By Donald Zuhn --
anticipation of tomorrow's oral argument in the rehearing en banc of Ariad
Pharmaceuticals, Inc. v. Eli Lilly & Co. (scheduled to begin at 2:00 pm
(EST) in Courtroom 201), Patent Docs has
spent the past three weeks reviewing a number of the briefs submitted by
various amici. By the November 20th filing deadline,
twenty-five amicus briefs had been
submitted (by our count), with nineteen briefs filed in support of
Defendant-Appellant-Respondent Eli Lilly & Co. and/or judgment of affirmance, six
briefs filed in support of neither party, and no amicus briefs filed in support
of Plaintiffs-Appellees-Petitioners Ariad Pharmaceuticals, Inc., Massachusetts
Institute of Technology, the Whitehead Institute for Biomedical Research, and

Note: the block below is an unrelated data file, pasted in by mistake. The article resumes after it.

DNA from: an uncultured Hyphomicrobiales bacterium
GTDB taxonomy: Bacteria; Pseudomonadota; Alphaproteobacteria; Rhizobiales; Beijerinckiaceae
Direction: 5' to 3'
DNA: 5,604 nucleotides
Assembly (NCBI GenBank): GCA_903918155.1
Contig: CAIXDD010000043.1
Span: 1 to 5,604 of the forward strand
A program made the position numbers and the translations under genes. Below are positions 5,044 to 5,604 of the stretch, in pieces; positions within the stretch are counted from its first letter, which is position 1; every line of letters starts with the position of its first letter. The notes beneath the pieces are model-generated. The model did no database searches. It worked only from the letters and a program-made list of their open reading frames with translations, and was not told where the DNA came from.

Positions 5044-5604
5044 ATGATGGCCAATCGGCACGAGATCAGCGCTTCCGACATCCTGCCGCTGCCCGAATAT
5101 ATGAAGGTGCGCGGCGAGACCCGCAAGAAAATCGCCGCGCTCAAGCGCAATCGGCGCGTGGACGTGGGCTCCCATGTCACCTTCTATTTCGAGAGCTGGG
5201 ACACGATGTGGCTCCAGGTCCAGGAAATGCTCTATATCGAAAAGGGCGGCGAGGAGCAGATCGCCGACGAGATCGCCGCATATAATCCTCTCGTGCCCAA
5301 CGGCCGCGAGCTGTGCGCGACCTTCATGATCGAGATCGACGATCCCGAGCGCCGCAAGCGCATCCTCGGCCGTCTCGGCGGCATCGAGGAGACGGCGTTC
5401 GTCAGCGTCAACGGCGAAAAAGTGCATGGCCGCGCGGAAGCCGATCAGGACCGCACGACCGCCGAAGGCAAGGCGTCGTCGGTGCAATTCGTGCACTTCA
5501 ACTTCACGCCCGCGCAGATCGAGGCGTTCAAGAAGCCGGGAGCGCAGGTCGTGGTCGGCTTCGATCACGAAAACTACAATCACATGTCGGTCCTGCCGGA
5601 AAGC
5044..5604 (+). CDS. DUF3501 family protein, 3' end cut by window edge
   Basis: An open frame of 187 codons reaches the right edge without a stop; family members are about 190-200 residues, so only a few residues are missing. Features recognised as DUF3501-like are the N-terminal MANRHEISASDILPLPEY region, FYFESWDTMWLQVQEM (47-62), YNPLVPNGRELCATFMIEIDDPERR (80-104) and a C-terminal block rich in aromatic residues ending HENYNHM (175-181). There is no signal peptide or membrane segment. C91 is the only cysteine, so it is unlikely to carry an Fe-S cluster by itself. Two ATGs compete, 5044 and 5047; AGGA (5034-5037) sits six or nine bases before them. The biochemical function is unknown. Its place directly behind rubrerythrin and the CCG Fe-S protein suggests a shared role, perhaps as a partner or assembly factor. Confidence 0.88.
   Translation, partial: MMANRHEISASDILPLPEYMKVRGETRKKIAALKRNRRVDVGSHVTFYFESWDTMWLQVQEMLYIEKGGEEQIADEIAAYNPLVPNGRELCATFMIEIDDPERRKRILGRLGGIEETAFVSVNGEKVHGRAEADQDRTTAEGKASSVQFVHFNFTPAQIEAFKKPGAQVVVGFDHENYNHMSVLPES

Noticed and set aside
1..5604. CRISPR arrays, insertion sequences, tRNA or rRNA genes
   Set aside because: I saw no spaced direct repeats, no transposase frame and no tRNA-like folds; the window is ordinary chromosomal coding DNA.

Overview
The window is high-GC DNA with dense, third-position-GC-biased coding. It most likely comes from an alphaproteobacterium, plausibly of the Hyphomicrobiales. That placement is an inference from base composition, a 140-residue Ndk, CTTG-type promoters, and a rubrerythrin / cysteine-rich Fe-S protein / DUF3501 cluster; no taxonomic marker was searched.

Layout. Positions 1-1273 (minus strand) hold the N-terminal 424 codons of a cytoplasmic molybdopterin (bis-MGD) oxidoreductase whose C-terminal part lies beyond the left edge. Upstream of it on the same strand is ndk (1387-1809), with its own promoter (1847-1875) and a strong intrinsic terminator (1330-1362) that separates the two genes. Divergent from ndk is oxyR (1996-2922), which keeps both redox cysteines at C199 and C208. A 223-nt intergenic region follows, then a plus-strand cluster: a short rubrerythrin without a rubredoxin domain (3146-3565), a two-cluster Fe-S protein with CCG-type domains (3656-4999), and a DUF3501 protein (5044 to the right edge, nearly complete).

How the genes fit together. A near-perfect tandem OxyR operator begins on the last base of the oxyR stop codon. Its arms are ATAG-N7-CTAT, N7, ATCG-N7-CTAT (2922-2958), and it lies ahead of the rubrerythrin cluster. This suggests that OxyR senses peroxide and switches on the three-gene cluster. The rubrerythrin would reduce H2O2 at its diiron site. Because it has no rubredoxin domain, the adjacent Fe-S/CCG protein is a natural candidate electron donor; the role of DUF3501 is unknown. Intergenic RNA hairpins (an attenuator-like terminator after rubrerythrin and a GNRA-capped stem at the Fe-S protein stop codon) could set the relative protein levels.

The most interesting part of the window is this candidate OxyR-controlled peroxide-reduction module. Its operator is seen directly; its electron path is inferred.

the Presidents and Fellows of Harvard College ("Ariad"). Amici
supporting Lilly and/or affirmance include:
• Abbott Laboratories (see Patent Docs report);
• The American Intellectual Property Law Association (AIPLA) (see Patent Docs report);
• Amgen Inc. (see Patent Docs report);
• Professor Christopher A. Cotropia (brief);
• The Federal Circuit Bar Association (see Patent Docs report);
• GlaxoSmithKline (see Patent Docs report);
• Google Inc., Verizon Communications Inc., and Cisco Systems, Inc. (see Patent Docs report);
• Hynix Semiconductor Inc. and Samsung Electronics Co., Ltd. (see Patent Docs report);
• The Intellectual Property Owners Association (IPO) (see Patent Docs report);
• Oskar Liivak (brief);
• Medtronic, Inc. (see Patent Docs report);
• Microsoft Corp. (see Patent Docs report);
• Monsanto Co. (see Patent Docs report);
• Public Patent Foundation (PUBPAT) (brief);
• RealNetworks, Inc. (see Patent Docs report);